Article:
'Eye on the river:' Increased monitoring and alerts coming as central Labrador prepares for spring melt

The provincial government says it has eyes on the Churchill River after the community of Mud Lake and low-lying areas of Happy Valley-Goose Bay flooded last year.
Anatoly Venovcev is the geographic information system technician for the Town of Happy Valley-Goose Bay, and the town's representative on the flood watch committee. (Jacob Barker/CBC)

Water was already coming in to some houses in Mud Lake by the time emergency services kicked in to evacuate the community during flooding last year.

With the one year anniversary of that flood just over a month away, the provincial government has put in a new system. It now says if the same flood were to happen again, this time, there'd be much more warning given.

"We can't stop flooding, but we can at least give flood alerts and flood warnings," said Ali Khan, manager of the province's water resources management division.

Satellite imagery, ground-penetrating radar and the addition of ten new water monitoring stations along the Churchill River, seven of which have already been installed, hope to give authorities a better idea of what's going on on the river and if there's anything that could lead to trouble. The information being gathered is also part of an online portal accessible by the public.

Ali Khan is the manager of the water resources management division (Government of Newfoundland and Labrador)

"Now you can exactly see where the water is [in] respect to the river bank," said Khan, referring to the additional monitoring stations being put in, pointing specifically at the stations that have been installed in Mud Lake and on the shores of the lower valley in Happy Valley-Goose Bay. 

It is a complete eye on the river.- Ali Khan

"You can actually see what the trend is: is it going up, is it going down? That's the first insight they get, which they never had before."

Photos taken from a satellite will also show the make up of the ice, where it's smooth, where it may be compacted and where there is open water. Data collected from a helicopter using ground-penetrating radar can show the ice thickness at any point along the river.

Satellite imagery shows how the ice is acting on the river. Yellow shows where it's flat, red shows where it's compacted and blue shows where there is open water. (Jacob Barker/CBC)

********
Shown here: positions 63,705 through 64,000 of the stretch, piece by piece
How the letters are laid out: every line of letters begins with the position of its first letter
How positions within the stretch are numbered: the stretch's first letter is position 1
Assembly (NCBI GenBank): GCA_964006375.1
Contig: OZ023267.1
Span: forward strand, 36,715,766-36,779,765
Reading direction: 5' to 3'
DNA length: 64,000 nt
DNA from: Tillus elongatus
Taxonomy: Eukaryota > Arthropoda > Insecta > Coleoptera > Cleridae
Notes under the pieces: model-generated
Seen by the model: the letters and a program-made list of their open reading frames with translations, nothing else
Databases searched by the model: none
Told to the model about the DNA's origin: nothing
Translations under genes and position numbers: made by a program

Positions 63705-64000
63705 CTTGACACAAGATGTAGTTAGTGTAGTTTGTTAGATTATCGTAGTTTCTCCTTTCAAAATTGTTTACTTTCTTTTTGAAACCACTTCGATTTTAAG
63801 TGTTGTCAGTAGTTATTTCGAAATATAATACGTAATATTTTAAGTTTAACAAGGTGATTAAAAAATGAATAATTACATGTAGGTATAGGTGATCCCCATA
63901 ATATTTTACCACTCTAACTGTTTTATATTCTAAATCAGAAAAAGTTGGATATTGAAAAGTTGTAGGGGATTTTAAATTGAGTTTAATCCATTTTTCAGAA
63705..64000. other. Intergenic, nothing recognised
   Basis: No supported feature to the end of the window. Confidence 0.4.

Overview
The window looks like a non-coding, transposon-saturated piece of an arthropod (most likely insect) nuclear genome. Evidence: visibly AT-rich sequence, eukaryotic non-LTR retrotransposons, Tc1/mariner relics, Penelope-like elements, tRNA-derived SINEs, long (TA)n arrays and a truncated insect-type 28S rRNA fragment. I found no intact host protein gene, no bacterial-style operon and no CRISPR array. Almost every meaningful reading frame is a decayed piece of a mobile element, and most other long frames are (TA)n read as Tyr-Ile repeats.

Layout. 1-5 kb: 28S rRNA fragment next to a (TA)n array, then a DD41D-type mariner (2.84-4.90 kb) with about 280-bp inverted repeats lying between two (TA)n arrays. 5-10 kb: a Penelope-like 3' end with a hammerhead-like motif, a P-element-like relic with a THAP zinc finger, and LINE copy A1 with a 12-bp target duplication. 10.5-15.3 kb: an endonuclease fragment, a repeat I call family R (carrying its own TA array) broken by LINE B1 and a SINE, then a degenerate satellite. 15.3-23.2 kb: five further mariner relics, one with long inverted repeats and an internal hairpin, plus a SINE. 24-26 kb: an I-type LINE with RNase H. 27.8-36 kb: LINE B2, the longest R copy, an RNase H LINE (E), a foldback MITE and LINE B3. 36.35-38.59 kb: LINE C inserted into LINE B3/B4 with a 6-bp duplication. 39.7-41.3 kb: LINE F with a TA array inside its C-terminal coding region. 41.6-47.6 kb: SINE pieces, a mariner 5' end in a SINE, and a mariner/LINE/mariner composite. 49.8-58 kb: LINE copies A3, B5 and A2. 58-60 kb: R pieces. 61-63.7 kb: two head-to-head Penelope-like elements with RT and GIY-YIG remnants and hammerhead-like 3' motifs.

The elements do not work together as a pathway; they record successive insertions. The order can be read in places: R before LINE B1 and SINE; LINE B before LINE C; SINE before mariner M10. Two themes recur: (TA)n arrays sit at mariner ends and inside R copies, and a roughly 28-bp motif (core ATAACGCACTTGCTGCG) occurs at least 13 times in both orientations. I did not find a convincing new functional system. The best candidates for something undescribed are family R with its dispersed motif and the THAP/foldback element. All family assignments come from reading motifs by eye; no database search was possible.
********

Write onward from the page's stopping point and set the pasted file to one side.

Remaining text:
"It is a complete eye on the river," Khan said.

Emergency Alerts

It won't just be machines and computers watching the river — about a dozen people within the government will be watching too — and if there is something that suggests trouble, emergency services will be alerted. 

"The warning will go out to Fire and Emergency Services Newfoundland [and Labrador] who are already set up to warn Happy Valley-Goose Bay and Mud Lake," Khan said.

Data shows water levels began rising about 5 days before the water hit its peak on the river last year. If the same system were in place today officials say people would have had at least 12 to 24 hours notice of the danger.

Town officials said once they have been alerted of an emergency they will let residents know by way of a "mass notification emergency system."

The opt-in service will allow people to choose how they want to be notified in the case of an emergency — by text, email or a phone call. It will become available later this month.

"Having this early warning system in place does provide us with a sense of confidence that we are much, much more prepared for this spring than last," said Anatoly Venovcev, the town's rep on the flood watch committee.

"We can respond if something does happen."

More to come

The most recent budget also promises more improvements are on the way. A million dollars was set aside to conduct flood-risk mapping and flood forecasting.

Photos taken from the air show the damage from flooding in Mud Lake. (Yvonne Jones)

MHA Perry Trimper said that information can help to predict rare events that only happen once every 25 or 50 years. 

About the Author

Jacob Barker

Videojournalist

Jacob Barker reports on Labrador for CBC News from Happy Valley-Goose Bay.